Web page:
Before becoming as successful closer in his thirties Bob Wickman was a starter and then a middle reliever for the Yankees, debuting at age 23 in 1992.
Later in his career Wickman’s gut expanded significantly, but with the Yankees he was merely chubby (or perhaps even in The Best Shape Of His Life) and general manager Brian Cashman shared a story about how the right-hander used to throw up to meet the weight clause in his contract:
He had weight clauses. My recollection would be is, say, it was on the first and 15th or every five days he had to be a certain weight on a day, in season, when he is trying to pitch out of the bullpen he’s drinking water, sitting in saunas, dieting, doing everything he can to lose weight, maybe even sticking his finger down his throat to make the weight.
Then, all of a sudden, our manager might be asking him that day to pitch the seventh inning. You are not getting the real player at that point. You are getting a worn out, drawn out [player], trying to make a $30,000 bonus or whatever it was at the time. So I believe those things are counter-productive.
Cashman relayed that story in order to explain why the Yankees no longer enforce weight clauses for guys like CC Sabathia or Michael Pineda, but I’m pretty sure the image of a young Bob Wickman throwing up in the bullpen is what most people will remember. Seriously, try not to think about that. Just try.
This is happening, people.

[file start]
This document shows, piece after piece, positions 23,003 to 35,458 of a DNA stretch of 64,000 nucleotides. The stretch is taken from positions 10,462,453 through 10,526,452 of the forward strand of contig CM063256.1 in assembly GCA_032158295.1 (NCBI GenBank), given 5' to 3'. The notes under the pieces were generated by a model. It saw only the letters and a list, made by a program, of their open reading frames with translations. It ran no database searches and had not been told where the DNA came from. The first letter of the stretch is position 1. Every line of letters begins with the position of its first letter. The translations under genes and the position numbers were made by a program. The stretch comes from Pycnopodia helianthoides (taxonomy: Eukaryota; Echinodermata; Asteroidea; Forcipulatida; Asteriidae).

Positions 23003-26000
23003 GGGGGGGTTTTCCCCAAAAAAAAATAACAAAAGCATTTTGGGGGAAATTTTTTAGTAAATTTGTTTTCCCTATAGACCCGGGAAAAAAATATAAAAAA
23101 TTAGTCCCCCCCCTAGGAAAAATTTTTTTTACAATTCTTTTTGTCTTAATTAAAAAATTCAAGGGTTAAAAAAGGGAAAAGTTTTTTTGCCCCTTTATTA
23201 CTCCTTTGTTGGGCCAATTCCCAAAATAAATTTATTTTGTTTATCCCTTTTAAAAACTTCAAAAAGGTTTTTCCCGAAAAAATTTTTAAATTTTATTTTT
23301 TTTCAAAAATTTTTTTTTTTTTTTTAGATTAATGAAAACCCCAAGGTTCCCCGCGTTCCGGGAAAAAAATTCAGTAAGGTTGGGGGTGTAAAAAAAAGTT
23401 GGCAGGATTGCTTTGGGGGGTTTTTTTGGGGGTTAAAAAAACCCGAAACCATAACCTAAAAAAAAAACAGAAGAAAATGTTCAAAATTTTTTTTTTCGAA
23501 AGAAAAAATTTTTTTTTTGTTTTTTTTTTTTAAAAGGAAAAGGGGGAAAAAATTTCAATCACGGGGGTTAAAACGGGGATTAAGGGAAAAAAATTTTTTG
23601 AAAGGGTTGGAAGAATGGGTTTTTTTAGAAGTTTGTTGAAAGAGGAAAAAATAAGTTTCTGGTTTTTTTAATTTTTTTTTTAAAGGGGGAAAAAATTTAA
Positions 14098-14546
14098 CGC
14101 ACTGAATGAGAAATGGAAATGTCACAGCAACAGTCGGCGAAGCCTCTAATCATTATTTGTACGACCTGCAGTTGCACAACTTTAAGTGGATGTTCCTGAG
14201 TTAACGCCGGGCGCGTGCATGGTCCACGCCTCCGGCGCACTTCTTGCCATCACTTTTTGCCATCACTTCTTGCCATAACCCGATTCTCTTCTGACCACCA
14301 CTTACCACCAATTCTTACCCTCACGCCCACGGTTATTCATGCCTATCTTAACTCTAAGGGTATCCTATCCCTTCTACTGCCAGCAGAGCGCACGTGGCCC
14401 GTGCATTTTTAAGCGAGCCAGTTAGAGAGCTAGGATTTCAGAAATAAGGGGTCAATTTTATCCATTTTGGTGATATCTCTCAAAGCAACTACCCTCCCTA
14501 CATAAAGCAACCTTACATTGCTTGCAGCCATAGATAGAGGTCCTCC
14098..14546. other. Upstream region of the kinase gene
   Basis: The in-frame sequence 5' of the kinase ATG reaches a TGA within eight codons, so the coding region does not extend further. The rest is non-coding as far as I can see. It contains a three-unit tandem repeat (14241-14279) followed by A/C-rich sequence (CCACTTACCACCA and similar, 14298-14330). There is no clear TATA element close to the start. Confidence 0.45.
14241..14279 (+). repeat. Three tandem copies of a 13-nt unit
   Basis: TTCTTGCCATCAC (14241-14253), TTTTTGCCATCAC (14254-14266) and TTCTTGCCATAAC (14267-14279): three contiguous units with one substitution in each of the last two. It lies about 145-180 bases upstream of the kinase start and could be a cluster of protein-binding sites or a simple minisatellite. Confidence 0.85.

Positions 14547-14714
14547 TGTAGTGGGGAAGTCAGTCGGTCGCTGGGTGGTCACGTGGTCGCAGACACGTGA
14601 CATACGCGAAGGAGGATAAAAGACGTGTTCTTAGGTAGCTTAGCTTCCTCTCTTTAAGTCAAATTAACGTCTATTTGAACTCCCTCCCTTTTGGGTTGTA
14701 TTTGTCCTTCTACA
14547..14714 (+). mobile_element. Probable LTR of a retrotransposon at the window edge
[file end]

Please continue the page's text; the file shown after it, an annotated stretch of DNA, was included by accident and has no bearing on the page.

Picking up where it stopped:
Earlier we heard Joe Maddon being non-committal about Kyle Schwarber joining the Cubs for the World Series. Now it seems pretty clear that the Cubs are committal indeed: Jon Morosi reports that Schwarber is en route to Cleveland from Arizona on a private jet and that he’s expected to DH in Game 1 tomorrow night.
Schwarber hasn’t played in a game that counted since April 7. His potent bat is could be a windfall for a Cubs team that didn’t have a game-changing option at DH in the American League park.
Schwarber lost the whole season due to a knee injury, but he hit .246/.355/.487 with 16 homers and 43 RBI in 69 games as a rookie in 2015. His big coming out party was in the playoffs, however, when he hit three homers in five postseason games while going 7-for-13 with two walks in five games.
Paul Hoynes of the Cleveland Plain Dealer reports that Indians First Baseman/DH Carlos Santana shagged some flyballs in left field during the Indians’ workout today.
Sure, why not? Santana has played one game in the outfield in his major league career and that was over four years ago, but the Indians will have to play in Chicago without the DH, meaning either losing Santana’s bat or that of Mike Napoli.
It would be up to Terry Francona to decide if that happens, but ultimately I don’t think he’ll make it real and, rather, will just forget about it, because Santana’s defense out there would in no way be smooth.
I’m sorry. I’m sick today and I’m on a lot of cold medicine.